Florida bill would make it illegal for local governments to remove Confederate statues

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A new state law in the works in Florida would make it illegal for local governments to tear down Confederate statues.

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The bill was just introduced and is already stirring up a big debate, after a national drive to remove the statues, WFTV-TV reported.

Patricia Schnurr considers herself a historian and said, "I have 38 ancestors who fought in the American Revolution."

The 96-year-old says she's fought her whole life to preserve all history, and over the summer, she urged Orlando City Council to save the 106-year-old "Johnny Reb" statue at Lake Eola.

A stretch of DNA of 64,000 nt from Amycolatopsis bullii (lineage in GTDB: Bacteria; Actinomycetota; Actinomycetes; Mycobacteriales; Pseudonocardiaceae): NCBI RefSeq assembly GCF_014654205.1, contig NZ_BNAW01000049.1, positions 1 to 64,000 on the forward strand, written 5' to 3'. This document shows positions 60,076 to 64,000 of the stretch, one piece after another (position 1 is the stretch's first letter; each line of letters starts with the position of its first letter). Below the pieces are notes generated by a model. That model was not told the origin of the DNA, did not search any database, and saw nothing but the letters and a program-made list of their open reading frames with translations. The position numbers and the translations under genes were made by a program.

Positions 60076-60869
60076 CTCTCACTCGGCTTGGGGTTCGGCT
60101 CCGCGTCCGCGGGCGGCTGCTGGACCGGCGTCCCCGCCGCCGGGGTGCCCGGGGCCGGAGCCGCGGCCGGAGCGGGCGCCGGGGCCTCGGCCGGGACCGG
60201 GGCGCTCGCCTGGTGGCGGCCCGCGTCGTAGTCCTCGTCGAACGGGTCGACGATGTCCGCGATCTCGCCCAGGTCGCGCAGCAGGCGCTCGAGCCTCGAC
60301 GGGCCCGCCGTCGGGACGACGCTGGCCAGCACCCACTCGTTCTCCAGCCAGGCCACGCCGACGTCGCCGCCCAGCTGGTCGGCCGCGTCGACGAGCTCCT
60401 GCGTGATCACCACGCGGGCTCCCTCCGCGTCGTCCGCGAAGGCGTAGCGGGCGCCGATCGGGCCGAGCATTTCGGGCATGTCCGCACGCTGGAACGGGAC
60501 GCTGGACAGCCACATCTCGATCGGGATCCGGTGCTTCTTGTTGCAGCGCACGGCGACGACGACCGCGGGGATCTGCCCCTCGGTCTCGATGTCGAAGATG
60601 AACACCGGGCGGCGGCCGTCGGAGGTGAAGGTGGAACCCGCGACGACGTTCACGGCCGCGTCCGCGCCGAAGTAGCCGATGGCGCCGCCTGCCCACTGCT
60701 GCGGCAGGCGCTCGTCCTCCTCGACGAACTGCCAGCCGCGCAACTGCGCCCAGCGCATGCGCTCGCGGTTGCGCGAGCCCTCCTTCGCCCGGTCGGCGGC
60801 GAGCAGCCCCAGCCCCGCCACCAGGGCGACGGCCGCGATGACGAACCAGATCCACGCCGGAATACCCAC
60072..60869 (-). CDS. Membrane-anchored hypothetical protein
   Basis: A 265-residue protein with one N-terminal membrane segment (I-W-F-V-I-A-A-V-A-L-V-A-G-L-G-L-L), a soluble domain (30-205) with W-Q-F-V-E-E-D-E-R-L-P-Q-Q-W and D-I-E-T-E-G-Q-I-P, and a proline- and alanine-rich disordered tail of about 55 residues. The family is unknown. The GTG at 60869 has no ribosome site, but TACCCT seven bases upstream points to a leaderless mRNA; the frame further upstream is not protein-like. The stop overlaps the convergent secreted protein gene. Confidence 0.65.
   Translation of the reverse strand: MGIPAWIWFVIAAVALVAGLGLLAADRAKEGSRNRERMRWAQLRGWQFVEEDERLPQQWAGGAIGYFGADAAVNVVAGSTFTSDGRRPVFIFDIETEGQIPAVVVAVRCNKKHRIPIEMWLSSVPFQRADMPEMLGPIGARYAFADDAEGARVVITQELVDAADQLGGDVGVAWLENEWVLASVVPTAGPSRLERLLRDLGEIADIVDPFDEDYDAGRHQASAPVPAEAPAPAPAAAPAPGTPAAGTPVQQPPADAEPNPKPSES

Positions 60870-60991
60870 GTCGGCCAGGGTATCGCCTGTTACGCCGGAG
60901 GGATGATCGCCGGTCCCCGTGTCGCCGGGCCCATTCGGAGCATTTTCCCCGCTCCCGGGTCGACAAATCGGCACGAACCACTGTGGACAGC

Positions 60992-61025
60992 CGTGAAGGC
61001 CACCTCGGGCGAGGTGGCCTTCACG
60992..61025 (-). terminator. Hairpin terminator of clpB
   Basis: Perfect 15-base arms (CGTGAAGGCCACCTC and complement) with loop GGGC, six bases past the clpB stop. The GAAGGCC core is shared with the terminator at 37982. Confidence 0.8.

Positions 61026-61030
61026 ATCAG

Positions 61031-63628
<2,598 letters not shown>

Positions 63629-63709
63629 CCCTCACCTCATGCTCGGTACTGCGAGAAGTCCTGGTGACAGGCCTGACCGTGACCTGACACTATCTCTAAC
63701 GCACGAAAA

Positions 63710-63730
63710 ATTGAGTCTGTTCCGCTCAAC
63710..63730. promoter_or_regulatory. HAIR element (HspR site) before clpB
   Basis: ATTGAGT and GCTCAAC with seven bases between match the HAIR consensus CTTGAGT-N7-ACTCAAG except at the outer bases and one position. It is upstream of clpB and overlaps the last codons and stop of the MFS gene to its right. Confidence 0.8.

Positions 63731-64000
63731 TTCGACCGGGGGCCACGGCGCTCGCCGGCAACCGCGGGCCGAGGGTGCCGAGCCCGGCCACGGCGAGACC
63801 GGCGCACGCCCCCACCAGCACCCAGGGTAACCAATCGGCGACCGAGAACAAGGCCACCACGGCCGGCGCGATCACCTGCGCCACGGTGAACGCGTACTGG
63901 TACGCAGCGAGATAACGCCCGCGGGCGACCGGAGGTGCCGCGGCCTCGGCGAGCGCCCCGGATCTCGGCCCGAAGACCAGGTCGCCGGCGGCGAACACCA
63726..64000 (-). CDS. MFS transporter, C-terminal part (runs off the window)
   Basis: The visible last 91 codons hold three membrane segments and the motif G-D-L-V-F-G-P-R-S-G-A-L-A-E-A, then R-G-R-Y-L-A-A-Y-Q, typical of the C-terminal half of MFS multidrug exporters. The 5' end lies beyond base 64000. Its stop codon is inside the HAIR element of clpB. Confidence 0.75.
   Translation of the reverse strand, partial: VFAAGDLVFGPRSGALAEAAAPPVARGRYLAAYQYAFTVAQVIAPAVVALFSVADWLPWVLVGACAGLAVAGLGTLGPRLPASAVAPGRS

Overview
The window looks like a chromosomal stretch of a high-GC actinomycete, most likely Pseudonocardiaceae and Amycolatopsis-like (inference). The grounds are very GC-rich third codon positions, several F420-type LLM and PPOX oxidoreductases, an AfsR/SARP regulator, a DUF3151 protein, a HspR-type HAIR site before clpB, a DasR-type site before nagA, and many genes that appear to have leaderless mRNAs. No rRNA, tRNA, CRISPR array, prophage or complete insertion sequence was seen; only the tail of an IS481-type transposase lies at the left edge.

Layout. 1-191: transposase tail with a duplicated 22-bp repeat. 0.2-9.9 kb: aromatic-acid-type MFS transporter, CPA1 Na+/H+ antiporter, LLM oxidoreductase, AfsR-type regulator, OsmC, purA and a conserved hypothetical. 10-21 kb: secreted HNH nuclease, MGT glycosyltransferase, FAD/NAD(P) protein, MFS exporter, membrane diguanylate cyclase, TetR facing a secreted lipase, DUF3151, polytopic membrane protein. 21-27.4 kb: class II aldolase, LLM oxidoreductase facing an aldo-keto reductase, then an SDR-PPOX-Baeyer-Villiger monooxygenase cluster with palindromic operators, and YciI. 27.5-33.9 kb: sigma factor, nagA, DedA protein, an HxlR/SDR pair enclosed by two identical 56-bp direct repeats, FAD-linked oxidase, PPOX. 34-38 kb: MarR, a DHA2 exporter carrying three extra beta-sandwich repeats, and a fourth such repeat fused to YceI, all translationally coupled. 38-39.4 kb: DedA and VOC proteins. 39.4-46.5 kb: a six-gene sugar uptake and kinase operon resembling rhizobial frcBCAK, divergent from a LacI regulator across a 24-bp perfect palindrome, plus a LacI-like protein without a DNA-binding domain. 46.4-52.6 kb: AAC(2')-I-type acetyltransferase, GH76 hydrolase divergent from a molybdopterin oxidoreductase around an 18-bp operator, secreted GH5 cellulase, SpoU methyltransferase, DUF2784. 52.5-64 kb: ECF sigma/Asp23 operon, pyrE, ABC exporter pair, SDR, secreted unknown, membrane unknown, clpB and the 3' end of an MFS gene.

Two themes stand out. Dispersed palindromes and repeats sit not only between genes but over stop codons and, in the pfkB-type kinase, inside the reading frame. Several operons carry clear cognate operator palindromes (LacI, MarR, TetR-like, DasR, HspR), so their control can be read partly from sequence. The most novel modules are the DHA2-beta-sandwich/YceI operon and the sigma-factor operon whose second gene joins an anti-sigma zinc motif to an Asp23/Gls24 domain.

"I went down there but they already voted on it," Schnurr said.

So when she heard about the state bill that would no longer allow the removal of Confederate statues, she was all for it.

It's called the Soldiers and Heroes Monuments and Memorials Protection Act.

The bill was filed by Republican Rep. Mike Hill of Pensacola, and would only allow Confederate statues to be removed or relocated in order to refurbish the monuments.

"Johnny Reb" was relocated to the Confederate section of historic Greenwood Cemetery.

Some Orlando residents said they are glad it's no longer at Lake Eola.

Lake County leaders are also looking for ways to display the statue of Confederate Gen. Kirby Smith, which was taken out of the U.S. Capitol's Statuary Hall earlier this year.

Schnurr didn't see how this, or any of the statues, were offensive.

“The whole monument was put up by the Ladies Memorial Society,” Schnurr said. “And it was put up to honor the husbands, fathers and brothers.”